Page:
Newswise — MANHATTAN, Kansas — Parents shouldn't worry about having a first-year teacher in their child's classroom, according to a Kansas State University education professor.

"Being a first-time teacher is an exciting and amazing experience that gets easier with time," said Lori Goodson, assistant professor of curriculum and instruction in the university's College of Education.

"Teachers in their first year often are just as nervous as their students," Goodson said. "Teaching is like learning how to drive a car — it may look simple, but there are so many components that need to be mastered to be effective."

The day-to-day experience of teaching and classroom management will help a first-time teacher grow rapidly on the job, she said.

For parents worried about a teacher's lack of experience, Goodson said communication is key.

"Be able to communicate with the teacher. Communication will eliminate many of the concerns or problems between teachers and parents," she said.

She also recommends parents and the teacher be available when one of them wants to connect or interact. And she says parents should be open to new and creative ideas for learning and understanding.

Support is important for new teachers. In any learning atmosphere, mentoring makes a difference — whether for a teacher or student, Goodson said.

The Kansas State Department of Education requires that each initially licensed teacher, school specialist or school leader complete a yearlong, district-administered induction and mentoring program as a prerequisite to receiving a professional license.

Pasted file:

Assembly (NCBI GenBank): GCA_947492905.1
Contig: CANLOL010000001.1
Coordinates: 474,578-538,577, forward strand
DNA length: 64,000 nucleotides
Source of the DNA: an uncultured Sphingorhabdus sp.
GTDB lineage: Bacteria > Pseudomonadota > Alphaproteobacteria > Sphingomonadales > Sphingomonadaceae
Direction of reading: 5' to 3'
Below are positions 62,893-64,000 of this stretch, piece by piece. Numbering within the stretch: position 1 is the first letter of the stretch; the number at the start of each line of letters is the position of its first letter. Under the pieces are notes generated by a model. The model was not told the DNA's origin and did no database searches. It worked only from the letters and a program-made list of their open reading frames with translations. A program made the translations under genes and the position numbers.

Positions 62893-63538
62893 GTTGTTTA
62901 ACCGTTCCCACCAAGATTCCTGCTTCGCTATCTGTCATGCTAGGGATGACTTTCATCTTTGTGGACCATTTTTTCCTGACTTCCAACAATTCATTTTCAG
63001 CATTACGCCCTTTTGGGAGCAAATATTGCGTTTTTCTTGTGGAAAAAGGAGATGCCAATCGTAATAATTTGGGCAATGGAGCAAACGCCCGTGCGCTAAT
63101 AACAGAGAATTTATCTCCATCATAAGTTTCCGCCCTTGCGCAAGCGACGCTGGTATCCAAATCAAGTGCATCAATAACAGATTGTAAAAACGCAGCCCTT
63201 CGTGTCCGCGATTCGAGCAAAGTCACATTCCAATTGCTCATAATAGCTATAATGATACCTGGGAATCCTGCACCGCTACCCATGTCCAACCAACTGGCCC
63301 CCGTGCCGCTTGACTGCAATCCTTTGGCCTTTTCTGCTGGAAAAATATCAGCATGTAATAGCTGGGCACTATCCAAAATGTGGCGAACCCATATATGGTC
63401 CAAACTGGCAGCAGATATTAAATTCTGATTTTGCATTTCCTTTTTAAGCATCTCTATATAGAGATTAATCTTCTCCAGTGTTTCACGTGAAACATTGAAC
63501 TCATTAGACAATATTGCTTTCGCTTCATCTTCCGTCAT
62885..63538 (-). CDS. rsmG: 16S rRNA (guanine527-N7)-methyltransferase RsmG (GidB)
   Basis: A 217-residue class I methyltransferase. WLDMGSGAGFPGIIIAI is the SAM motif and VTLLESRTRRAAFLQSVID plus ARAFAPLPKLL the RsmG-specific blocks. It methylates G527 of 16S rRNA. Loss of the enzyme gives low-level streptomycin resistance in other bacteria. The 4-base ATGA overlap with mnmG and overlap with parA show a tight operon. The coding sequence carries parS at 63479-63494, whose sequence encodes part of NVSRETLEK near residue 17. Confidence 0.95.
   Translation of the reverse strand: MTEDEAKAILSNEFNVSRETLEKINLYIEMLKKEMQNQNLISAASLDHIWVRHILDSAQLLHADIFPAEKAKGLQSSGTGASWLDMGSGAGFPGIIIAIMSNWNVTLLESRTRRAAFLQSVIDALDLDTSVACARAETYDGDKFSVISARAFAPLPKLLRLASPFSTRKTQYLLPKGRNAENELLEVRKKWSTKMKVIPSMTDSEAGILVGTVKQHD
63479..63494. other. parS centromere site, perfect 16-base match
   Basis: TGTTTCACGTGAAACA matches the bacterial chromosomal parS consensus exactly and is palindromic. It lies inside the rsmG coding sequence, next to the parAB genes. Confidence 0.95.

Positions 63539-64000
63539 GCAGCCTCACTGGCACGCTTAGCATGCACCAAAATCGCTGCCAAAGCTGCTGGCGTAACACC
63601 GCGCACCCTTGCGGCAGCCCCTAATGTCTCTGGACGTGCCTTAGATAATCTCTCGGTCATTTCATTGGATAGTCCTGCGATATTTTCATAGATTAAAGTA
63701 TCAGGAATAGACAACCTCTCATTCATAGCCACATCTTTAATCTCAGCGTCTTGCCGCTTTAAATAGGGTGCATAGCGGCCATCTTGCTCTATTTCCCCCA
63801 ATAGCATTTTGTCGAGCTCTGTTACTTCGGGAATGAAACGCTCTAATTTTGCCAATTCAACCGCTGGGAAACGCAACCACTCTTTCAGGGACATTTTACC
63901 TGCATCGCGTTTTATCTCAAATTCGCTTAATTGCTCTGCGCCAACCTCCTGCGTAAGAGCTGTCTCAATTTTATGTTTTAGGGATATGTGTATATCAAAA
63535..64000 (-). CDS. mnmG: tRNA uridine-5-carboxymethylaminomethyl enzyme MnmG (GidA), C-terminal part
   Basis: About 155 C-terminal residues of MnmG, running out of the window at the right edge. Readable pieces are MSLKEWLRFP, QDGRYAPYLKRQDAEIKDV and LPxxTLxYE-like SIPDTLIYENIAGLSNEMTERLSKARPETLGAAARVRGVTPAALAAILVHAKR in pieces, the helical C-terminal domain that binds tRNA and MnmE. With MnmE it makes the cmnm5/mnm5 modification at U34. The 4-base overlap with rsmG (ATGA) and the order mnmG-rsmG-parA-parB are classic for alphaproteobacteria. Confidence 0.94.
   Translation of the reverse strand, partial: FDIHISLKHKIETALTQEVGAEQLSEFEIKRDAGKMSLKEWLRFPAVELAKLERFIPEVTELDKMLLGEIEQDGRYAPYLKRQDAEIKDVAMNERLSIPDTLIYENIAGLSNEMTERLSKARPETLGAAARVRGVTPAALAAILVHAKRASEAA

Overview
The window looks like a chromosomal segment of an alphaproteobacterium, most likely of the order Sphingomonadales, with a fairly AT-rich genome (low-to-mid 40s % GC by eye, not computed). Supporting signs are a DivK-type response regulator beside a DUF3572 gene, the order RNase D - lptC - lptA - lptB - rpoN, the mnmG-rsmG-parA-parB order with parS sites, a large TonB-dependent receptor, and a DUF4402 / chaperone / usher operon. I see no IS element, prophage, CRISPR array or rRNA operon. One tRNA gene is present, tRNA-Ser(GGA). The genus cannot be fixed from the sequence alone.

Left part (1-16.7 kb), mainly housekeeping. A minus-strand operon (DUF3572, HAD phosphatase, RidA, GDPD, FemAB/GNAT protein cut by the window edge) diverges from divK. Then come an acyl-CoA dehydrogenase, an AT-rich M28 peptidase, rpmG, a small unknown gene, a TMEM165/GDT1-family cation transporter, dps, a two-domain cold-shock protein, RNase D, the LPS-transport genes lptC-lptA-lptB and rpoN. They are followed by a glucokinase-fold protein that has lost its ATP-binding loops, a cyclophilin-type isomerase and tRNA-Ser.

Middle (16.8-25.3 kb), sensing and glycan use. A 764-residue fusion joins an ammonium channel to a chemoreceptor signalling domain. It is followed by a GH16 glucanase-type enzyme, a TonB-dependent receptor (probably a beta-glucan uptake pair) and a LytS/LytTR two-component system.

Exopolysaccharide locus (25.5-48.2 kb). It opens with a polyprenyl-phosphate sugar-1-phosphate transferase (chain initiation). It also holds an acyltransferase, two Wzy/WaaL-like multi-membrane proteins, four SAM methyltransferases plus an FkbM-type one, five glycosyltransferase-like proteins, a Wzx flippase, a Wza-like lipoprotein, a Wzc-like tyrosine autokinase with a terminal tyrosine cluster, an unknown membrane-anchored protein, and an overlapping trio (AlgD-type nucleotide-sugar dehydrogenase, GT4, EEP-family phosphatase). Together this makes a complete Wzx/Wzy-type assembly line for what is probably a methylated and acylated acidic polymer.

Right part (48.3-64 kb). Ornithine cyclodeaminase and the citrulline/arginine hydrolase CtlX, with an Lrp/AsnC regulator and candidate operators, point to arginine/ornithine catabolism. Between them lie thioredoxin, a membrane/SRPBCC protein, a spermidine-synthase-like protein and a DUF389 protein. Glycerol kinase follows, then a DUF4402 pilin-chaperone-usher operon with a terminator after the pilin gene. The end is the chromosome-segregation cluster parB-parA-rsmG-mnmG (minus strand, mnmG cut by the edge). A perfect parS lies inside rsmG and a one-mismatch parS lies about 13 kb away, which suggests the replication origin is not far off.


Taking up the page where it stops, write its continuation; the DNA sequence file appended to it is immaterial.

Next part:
"This means all of our graduates teaching in Kansas schools will receive formal, structured mentoring through their first year,” Goodson said. "School districts across the country also believe in providing training for first-year teachers. Many conduct monthly meetings to give first-time faculty the opportunity to ask questions and to provide ideas and support."

One way Kansas State University's curriculum and instruction department will provide its new teaching graduates with support this year is through a new newsletter, Before the Bell: Supporting New Educators.

"This newsletter is designed to give specific and practical tips to help teachers navigate their first year of teaching," Goodson said.

Some topics that will be covered in the newsletter include preparing for parent teacher conferences, setting up classrooms, rules for grading and timely issues that correspond to the school year. The first issue will be sent via email in August.